RL: The use of Twitter was quite good; they had the medal winners so you just had to follow on Twitter and all the videos of the medals came up.
GN: I remember people saying to us we needed more trees in the park, for shade, because more people will have tablets and you need shade to use them. I was amazed at second screening; they were watching the action but also following other things.
What are the big challenges and opportunities for your brands?
MZ: It's about picking the best ways. We did a Snickers campaign and used Twitter to amplify that and got 26m people, including celebrities. Twitter wouldn't be central to everything we do. One of the challenges for us is to make sure some of our marketers don't get over-excited by the new sparkly stuff that not only doesn't reach that many people, but also takes a hell of a lot of time. People say 'we'll do it' because it's a cheap option, but it can be a really expensive option.
AS: One of the biggest barriers for us is we have small budgets, we can't afford to produce slick, broadcastable-quality video so we're producing short, micro content around particular subjects, which we are using social media for.
Jon Lambert, group marketing director, Nestle: We've built our brands on TV advertising and if you look forward to the future, I see a point where everything is on-demand and (consumers) will skip the ads. The challenge we face is finding the right creative in place of that. As an industry we're slow to react; we're still in this 30-second TVC creative market.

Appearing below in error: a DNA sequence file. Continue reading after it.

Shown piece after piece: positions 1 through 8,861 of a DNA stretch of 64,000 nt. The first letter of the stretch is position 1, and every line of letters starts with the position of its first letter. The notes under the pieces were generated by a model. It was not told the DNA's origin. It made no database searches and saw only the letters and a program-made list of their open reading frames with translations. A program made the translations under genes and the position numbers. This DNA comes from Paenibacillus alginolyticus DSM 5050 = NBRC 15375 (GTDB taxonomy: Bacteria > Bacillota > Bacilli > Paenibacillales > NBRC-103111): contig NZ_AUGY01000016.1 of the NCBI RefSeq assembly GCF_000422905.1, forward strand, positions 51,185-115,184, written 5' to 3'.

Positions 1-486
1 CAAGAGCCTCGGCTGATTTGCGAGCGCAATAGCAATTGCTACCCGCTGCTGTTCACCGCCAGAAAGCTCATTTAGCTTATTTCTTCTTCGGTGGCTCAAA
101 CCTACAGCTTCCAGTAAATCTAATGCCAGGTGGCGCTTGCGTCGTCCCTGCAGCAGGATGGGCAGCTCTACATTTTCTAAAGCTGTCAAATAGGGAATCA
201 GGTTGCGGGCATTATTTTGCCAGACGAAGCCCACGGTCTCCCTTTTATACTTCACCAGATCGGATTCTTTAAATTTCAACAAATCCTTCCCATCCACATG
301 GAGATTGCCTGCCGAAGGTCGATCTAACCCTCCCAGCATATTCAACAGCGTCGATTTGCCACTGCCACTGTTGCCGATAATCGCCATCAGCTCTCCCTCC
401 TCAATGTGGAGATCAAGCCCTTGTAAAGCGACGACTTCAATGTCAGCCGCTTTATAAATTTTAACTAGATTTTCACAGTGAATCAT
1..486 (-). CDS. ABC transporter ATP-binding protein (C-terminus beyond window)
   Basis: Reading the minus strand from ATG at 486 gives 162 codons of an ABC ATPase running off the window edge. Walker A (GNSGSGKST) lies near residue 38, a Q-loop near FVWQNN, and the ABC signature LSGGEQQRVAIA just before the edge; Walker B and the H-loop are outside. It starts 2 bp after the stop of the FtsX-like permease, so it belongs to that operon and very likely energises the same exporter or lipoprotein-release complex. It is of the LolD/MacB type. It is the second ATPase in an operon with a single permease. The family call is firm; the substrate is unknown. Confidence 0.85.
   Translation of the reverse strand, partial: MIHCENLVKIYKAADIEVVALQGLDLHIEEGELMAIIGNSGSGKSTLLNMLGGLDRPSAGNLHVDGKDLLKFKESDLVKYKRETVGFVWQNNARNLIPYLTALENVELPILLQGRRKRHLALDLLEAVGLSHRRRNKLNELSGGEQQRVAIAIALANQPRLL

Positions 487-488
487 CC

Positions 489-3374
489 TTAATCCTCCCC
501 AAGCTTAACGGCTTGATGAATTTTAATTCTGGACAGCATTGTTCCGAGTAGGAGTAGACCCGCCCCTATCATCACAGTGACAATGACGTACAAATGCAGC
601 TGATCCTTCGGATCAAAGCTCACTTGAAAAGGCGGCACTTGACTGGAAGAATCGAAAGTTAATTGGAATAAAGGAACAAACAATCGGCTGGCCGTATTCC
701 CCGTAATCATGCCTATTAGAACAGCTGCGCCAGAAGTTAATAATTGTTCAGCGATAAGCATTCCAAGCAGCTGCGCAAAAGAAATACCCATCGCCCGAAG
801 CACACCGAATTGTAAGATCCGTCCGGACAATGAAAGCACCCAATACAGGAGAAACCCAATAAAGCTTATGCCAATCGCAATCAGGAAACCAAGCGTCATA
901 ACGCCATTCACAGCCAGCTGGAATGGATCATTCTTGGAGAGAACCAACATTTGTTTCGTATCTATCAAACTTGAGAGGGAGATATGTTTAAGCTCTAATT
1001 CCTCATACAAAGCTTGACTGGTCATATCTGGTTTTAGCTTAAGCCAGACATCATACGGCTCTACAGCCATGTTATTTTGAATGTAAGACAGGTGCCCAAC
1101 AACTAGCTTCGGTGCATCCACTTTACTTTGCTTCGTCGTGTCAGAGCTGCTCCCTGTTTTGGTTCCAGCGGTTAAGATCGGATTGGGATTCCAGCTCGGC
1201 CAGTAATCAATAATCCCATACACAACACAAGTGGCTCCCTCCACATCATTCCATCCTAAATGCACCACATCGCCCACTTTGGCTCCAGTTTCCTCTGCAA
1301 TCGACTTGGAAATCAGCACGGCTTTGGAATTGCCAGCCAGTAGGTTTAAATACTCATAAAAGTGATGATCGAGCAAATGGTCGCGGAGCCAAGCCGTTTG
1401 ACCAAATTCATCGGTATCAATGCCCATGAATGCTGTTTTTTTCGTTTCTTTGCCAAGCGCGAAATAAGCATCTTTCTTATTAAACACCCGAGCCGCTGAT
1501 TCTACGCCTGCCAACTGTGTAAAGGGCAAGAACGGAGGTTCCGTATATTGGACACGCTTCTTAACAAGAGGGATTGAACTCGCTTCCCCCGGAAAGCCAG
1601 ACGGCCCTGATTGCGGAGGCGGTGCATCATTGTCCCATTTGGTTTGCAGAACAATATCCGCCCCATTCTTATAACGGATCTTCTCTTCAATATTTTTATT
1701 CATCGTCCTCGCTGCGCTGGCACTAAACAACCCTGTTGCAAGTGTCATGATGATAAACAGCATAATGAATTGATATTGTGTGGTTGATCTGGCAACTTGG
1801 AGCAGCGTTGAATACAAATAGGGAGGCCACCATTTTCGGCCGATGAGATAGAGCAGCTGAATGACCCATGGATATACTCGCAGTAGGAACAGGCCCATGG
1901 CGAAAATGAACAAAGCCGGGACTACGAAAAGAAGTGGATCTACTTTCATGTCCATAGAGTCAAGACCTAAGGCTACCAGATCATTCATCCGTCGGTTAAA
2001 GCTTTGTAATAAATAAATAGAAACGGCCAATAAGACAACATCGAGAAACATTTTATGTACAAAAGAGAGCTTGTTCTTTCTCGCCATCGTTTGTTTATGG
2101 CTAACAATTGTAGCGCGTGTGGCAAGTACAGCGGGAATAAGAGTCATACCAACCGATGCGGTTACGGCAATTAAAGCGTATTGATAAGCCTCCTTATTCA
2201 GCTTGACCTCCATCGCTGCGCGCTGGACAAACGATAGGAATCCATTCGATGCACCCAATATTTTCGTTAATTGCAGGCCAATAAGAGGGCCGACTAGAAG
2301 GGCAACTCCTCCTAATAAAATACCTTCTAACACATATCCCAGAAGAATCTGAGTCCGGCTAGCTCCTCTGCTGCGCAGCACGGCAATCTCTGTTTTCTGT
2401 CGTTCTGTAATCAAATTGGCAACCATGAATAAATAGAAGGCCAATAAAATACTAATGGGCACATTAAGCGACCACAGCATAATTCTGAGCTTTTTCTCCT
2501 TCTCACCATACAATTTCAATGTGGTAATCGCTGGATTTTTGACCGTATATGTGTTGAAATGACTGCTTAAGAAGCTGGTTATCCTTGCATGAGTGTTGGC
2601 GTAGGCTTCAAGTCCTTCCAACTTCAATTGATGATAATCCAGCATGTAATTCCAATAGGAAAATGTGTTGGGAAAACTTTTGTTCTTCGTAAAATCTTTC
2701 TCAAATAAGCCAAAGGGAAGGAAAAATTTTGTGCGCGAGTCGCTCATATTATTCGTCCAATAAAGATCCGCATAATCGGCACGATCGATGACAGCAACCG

DC: I'm sure most of you are familiar with the skippable ad format on YouTube, where we give people the option to skip the ad. Maybe those that do so are people who are not in the target market. So you don't really care. Nonetheless, many choose to watch the ads, and when they have the option to skip or watch, they are far more engaged in the watching and you get 70% brand uplift from people who can skip ads as opposed to people who are forced to watch.
JL: I'm sure people's attention span is diminishing rapidly because of the way we're being fed content, so 30 seconds is a long time to watch an ad, but creativity-wise we're focused on something 30 seconds long.